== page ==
### The Principle of Traditional DV-Hop Location Algorithm

The DV-Hop algorithm is one of a series of distributed location algorithms called Ad Hoc Positioning System (APS) based on distance vector routing [14, 15]. The DV-Hop algorithm is the meaning of “distance vector routing”. As the name implies, the DV-Hop algorithm is a location mechanism of distance vector hop.

DV-Hop location algorithm can be divided into the following three stages.

#### The First stage: the distance vector exchange

Through the step of distance vector exchange, all nodes can get the minimum hop information with respect to beacon nodes. That is to say, at the beginning of positioning, the beacon node transmits the data packets containing its own information to the unknown nodes in the network in the way of flooding. This information includes the ID of the beacon node, the coordinates of the beacon node, and the hop value between the beacon node and the receiving information node.

#### The second stage: the correction and broadcasting of the estimated average hop distance

After the location of the beacon node is known, the average hop distance between the beacon nodes is estimated by using the hop information with respect to other beacon node obtained in the first stage. The average hop distance of beacon node *i* is shown in Eq. (1):

$$ {\mathrm{HopSize}}_i=\frac{\sum \limits_{i\ne j}\sqrt{{\left({x}_i-{x}_j\right)}^2+{\left({y}_i-{y}_j\right)}^2}}{\sum \limits_{i\ne j}{h}_{ij}} $$

(1)

The coordinates of beacon node *i* are (*x*_{i}, *y*_{i}), the coordinates of beacon node *j* are (*x*_{j}, *y*_{j}), and *h*_{ij} is the minimum hop between beacon nodes *i* and *j* (*i* ≠ *j*). After calculating the average hop distance of the beacon node, it will carry out flood broadcast again in the network. Moreover, the unknown node will only receive the first received data, take the average hop distance as its average hop distance, and no longer use and retain all the subsequent corrections, in order to ensure that the average hop distance is transmitted from the nearest beacon node to the undetermined node.

#### The third stage: the location calculation on the unknown node

The distance between the unknown node and each beacon node can be estimated by using the hop number received by the unknown node with respect to the nearest beacon node, as well as the calculated correction value of the average per-hop distance of the beacon node [16, 17]. Then, the coordinates of the nodes to be determined can be calculated by using the corresponding positioning algorithm.

As shown in Fig. 1, *A*, *B*, and *C* are beacon nodes, and their location coordinates information is known. Then, assume that the actual distance between them is *AB* = *d*_{1}, *BC* = *d*_{2}, and *AC* = *d*_{3}, where *d*_{1}, *d*_{2}, and *d*_{3}are all known. Through the first and second stages of the DV-Hop algorithm, we can obtain the minimum hop information between the unknown node and beacon node and the estimated average hop distance HopSize_{i} of the beacon node. If the minimum hop number between *A* and *B* is 2, the minimum hop number between *B* and *C* is 5, and the minimum hop number between *A* and *C* is 6, then the average hop disturbance HopSize_{A}, HopSize_{B}, and HopSize_{C} of the beacon nodes *A*, *B*, and *C* are respectively shown in Eqs. (2)–(4):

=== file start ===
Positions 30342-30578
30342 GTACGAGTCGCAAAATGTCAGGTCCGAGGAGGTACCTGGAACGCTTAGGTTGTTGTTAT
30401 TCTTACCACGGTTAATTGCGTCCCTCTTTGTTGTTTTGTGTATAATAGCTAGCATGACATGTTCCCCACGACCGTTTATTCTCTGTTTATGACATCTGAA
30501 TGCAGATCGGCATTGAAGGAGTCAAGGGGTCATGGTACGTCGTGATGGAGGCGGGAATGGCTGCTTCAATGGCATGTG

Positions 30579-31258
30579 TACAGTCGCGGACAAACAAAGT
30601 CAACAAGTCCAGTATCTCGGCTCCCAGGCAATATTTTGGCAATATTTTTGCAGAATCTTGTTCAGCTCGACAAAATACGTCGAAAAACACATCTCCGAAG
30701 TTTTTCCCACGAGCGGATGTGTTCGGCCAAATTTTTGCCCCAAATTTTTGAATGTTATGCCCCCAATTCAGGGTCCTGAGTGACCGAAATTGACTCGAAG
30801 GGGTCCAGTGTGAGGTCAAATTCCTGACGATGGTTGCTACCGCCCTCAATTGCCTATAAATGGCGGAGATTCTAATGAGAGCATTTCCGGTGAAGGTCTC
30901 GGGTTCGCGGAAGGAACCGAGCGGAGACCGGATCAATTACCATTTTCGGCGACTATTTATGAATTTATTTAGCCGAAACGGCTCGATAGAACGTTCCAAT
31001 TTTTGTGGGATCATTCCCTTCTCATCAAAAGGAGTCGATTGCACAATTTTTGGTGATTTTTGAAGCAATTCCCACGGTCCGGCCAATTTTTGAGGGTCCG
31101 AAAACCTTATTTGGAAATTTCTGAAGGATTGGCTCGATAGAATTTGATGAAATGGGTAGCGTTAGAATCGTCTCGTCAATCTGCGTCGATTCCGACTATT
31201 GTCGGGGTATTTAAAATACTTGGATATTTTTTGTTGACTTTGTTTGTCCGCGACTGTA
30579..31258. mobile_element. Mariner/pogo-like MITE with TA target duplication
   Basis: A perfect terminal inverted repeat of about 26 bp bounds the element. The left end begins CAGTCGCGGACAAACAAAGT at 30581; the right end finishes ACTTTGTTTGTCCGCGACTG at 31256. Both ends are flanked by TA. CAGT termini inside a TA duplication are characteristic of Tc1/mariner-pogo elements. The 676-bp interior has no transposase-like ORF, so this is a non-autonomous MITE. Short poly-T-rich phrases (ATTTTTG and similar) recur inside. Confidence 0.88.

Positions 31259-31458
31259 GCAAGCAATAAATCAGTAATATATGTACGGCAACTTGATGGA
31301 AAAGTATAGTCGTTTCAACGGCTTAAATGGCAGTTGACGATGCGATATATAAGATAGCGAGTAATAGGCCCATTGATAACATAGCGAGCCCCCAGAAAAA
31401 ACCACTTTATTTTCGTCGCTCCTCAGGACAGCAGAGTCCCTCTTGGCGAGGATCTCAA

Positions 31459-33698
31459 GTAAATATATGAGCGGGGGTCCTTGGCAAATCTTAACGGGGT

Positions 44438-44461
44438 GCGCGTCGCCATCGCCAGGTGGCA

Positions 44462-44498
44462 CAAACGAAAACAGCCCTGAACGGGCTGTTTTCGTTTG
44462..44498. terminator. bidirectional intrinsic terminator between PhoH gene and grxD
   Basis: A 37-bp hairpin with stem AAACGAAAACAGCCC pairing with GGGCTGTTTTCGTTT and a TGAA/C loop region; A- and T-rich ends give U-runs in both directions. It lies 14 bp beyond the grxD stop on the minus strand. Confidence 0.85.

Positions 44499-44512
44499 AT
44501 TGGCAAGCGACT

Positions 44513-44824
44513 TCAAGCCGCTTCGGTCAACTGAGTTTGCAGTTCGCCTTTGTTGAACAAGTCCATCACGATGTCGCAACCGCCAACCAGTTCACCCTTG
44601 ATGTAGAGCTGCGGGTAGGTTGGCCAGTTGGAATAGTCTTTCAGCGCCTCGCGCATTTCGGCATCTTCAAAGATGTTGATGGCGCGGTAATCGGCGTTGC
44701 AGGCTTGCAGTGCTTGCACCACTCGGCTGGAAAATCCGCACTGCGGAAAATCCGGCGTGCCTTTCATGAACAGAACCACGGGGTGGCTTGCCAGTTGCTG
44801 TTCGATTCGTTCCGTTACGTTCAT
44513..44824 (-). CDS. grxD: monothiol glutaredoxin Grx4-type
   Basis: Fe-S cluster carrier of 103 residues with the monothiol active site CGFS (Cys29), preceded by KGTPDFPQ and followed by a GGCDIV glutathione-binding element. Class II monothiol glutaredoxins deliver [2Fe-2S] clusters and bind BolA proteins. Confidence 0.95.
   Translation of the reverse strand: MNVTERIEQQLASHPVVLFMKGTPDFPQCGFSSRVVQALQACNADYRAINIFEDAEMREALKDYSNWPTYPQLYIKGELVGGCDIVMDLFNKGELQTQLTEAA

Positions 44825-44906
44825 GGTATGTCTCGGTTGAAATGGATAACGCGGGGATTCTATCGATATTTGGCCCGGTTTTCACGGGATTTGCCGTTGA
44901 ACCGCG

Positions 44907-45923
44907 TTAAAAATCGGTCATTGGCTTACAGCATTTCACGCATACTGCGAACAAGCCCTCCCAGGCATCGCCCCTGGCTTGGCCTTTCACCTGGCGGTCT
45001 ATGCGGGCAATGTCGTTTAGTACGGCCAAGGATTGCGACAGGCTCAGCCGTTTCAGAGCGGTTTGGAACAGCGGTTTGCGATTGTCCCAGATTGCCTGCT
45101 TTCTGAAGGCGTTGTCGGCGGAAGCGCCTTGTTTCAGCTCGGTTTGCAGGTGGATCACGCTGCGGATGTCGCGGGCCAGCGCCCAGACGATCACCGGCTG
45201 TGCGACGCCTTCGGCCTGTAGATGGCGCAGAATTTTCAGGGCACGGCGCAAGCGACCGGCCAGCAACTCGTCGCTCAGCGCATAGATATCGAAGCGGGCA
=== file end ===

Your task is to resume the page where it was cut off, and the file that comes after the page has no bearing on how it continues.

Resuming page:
$$ {\mathrm{HopSize}}_A=\frac{d_1+{d}_3}{2+6} $$

(2)

$$ {\mathrm{HopSize}}_B=\frac{d_1+{d}_2}{2+5} $$

(3)

$$ {\mathrm{HopSize}}_C=\frac{d_2+{d}_3}{5+6} $$

(4)

The unknown node *M* takes the average per-hop distance of the nearest beacon node *B* as its own average per-hop distance value. According to the hop numbers from unknown node *M* to beacon nodes *A*, *B*, and *C*, as well as the equation *d* = HopSize × *h*, the distance between different beacon nodes and unknown nodes can be estimated by *d*_{AM} = 3HopSize_{B}, *d*_{BM} = 2HopSize_{B}, and *d*_{CM} = 3HopSize_{B}.

Finally, the coordinates of the node *m* to be determined will be calculated.

### Error analysis

Only using the coordinate information of the beacon node and the hop value in information transmission to locate, the error between the real coordinates and the positioning coordinates is very large [18, 19].

As shown in Fig. 2, there are three beacon nodes *A*, *B*, and *C* distributed in the network, and others are unknown nodes. The average hop distance of beacon node *B* is \( {d}_{{\mathrm{Hop}}_B}=\left({d}_1+{d}_2\right)/\left(2+6\right) \), and the calculated average hop distance of beacon node *B* is smaller than the actual average hop distance, which means the error is large. Moreover, the length of each hop from beacon node *B* to beacon nodes *A* and *C* is different, and there is an angle (not 180°) between each two hop segments. Therefore, one divides the linear distance by the number of hops to get the average hop distance of the beacon node, which is regarded as the correction value and the error of this correction value is very large. The distance between the unknown node and the beacon node is estimated by multiplying the correction value by the minimum hop value, which results in a large error in the estimated distance and ultimately affects the accuracy of the positioning results. Generally, unknown nodes account for the majority and beacon nodes account for the minority. The distribution density of unknown nodes is much higher than that of beacon nodes. In addition to the random distribution of beacon nodes, the distance between beacon nodes is large or small, which results in the error fluctuates greatly when the average hop distance of beacon nodes is calculated.